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Role of chronic exsposure to cigarette smoke on endoglin/CD105 expression in airway epithelium.

  • Autori: Gagliardo, R.; Bucchieri, F.; Montalbano, A.; Marchese, R.; Albano, G.; Rappa, F.; Fucarino, A.; Tralongo, P.; Anzalone, G.; Chiappara, G.; Paglino, G.; Profita, M.
  • Anno di pubblicazione: 2015
  • Tipologia: Proceedings (TIPOLOGIA NON ATTIVA)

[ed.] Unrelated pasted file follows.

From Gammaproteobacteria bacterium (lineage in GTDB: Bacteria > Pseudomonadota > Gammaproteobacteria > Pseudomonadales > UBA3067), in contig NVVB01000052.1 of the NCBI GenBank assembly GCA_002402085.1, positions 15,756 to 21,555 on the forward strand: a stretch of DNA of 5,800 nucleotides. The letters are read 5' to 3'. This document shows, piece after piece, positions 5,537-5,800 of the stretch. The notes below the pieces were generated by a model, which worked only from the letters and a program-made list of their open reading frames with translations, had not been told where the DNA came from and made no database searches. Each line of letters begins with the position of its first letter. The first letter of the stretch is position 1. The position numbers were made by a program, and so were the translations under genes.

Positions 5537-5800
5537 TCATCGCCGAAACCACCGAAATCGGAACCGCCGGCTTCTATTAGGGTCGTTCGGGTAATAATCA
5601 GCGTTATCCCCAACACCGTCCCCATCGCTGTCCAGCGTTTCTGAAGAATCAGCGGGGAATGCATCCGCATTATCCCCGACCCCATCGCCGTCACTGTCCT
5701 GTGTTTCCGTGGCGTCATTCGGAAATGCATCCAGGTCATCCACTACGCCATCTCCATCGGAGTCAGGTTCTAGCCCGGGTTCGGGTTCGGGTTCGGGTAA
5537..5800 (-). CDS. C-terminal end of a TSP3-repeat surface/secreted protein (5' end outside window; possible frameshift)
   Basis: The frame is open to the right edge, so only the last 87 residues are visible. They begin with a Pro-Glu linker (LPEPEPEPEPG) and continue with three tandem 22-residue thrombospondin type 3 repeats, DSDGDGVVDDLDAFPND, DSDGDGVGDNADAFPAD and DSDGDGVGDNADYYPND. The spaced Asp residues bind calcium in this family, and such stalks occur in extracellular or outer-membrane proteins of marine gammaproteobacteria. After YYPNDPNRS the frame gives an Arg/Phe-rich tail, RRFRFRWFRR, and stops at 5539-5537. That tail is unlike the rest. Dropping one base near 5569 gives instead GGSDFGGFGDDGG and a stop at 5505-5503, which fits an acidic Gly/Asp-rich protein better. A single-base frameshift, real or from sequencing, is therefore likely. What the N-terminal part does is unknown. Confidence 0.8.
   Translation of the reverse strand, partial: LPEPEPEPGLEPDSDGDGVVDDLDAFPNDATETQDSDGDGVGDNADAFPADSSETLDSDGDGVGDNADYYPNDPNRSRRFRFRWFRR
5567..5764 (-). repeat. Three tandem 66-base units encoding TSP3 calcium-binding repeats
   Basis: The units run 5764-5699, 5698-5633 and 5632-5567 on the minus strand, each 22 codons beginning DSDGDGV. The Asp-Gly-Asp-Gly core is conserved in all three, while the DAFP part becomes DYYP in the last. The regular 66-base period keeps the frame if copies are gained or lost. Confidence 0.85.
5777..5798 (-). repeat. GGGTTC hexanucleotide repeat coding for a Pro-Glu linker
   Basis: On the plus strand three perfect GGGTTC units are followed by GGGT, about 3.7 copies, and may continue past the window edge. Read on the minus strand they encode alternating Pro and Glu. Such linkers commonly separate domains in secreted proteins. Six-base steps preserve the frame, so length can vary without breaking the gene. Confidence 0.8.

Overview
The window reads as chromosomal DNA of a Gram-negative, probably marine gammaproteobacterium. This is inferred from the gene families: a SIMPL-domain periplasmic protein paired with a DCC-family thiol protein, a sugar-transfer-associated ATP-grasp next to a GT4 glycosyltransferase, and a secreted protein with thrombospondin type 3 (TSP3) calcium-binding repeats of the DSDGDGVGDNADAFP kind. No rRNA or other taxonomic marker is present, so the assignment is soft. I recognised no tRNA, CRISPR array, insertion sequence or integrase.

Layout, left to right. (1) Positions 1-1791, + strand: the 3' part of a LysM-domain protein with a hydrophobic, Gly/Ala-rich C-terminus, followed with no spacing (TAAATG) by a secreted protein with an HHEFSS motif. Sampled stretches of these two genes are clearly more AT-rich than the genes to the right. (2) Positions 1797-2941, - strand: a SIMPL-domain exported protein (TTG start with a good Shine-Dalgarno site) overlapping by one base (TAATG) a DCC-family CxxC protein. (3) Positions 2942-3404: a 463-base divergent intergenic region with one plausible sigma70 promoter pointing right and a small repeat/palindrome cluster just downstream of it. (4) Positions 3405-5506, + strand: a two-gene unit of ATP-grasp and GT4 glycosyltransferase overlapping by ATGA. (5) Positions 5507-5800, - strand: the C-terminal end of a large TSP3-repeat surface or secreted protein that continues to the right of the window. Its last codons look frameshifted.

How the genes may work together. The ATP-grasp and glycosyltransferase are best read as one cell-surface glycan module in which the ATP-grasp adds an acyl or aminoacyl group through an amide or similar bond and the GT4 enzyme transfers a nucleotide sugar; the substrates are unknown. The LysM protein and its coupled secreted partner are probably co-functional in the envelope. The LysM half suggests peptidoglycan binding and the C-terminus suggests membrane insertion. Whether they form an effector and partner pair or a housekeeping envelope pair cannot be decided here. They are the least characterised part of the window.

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Dysregulation of airway epithelial cell function related to cigarette smoke exposure plays an important role in the pathophysiology of COPD and is associated to tissue damage and disease severity. CD105 is a component of the receptor complex of TGF-β, a pleiotropic cytokine involved in cellular proliferation, differentiation and migration. CD105 regulates the expression of different components of the extracellular matrix suggesting a role of CD105 in cellular transmigration and remodeling processes. The aim of the present study was to investigate the expression of endoglin/CD105 in airway epithelium of COPD patients and its involvement in tissue remodeling and progression of COPD. We evaluated the immunoreactivity for CD105 expression in bronchial biopsies isolated from COPD patients and healthy controls (HC). The analysis of metaplastic epithelium was performed in bronchial biopsies by Image Analysis software (Leica Quantimet system). Finally, we investigated the expression of CD105 protein receptor in human bronchial epithelial cells (16HBE cells) exposed to 5% Cigarette Smoke Extract (CSE) for 12 days by western blot. We found that the CD105 immunoreactivity was significantly higher in bronchial epithelium of COPD than HC. Morphometric analysis of bioptic samples of COPD showed an increase of the immunoreactivity for CD105 in the area of metaplastic than in not metaplastic epithelium. Long term exposure to CSE significantly up-regulated CD105 expression in 16HBE. Chronic inflammation due to cigarette smoke might play a critic role on the alteration of CD105 protein expression in COPD, promoting tissue remodeling, angiogenesis and dysregulation of physiological reparative mechanisms, leading to squamous metaplasia.